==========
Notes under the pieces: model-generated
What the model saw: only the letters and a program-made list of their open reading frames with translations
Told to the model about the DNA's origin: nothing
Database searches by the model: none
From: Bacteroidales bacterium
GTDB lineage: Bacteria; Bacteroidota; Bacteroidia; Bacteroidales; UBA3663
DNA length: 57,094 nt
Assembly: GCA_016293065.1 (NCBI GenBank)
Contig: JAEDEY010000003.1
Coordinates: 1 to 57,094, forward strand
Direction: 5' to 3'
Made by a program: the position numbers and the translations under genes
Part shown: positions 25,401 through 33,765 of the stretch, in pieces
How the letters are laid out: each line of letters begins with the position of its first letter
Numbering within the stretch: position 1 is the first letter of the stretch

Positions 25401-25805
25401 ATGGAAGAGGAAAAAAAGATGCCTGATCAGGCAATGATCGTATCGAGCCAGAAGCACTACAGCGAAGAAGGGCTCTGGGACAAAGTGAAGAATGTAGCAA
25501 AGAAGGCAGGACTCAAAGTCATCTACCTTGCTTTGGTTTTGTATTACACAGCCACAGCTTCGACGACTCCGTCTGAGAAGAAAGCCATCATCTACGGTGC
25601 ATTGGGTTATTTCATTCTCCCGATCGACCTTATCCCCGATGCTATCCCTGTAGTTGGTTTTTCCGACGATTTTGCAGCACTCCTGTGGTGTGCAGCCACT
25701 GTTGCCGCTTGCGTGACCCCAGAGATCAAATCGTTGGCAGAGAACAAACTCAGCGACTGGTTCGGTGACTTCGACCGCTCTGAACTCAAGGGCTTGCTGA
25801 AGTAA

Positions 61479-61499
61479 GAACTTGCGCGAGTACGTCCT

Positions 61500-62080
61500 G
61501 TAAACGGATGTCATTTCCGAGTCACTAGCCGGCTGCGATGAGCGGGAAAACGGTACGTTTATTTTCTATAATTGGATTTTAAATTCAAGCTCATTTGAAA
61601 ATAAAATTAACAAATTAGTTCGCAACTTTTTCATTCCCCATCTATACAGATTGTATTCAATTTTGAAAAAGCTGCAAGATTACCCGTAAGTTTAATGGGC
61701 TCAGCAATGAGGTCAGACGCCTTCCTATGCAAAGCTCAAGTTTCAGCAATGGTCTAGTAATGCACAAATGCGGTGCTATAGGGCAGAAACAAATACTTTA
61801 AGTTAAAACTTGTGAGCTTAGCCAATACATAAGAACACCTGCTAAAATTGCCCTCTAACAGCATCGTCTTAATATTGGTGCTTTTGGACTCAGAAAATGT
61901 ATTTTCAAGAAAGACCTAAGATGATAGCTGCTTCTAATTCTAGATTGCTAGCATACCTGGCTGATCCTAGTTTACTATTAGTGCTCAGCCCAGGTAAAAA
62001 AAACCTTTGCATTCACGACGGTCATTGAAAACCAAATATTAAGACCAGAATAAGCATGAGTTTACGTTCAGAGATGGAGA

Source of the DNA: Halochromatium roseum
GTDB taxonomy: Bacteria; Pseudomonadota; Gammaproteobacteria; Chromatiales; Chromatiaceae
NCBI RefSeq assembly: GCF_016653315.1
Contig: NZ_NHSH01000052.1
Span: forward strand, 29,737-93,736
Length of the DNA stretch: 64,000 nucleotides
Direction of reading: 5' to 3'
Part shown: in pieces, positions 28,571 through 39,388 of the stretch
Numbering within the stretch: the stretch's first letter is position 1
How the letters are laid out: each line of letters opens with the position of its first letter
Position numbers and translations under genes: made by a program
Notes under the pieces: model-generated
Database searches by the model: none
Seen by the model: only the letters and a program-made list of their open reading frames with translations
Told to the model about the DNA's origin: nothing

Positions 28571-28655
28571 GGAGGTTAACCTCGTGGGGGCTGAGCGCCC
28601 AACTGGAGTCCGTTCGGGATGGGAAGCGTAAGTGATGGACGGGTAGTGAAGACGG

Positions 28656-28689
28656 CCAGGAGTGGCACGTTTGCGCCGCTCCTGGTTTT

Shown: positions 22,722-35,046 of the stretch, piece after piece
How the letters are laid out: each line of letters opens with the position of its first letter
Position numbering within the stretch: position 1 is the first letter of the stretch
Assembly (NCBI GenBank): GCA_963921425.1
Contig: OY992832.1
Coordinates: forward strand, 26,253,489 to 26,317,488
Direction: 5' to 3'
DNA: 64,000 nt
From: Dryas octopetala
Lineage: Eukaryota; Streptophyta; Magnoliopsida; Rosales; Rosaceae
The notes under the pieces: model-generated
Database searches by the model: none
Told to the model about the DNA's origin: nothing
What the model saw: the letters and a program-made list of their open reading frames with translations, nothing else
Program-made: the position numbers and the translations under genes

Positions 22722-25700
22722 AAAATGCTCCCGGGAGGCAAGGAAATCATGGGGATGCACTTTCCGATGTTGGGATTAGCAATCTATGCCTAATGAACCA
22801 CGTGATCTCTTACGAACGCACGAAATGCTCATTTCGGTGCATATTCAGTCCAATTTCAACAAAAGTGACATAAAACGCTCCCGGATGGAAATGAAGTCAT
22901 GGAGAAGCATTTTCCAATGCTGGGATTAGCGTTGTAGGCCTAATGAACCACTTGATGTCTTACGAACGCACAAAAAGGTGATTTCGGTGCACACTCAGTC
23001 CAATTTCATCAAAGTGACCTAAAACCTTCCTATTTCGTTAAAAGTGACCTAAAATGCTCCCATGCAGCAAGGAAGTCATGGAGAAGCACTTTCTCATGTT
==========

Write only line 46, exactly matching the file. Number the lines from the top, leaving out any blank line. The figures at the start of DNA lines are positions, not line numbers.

Told to the model about the DNA's origin: nothing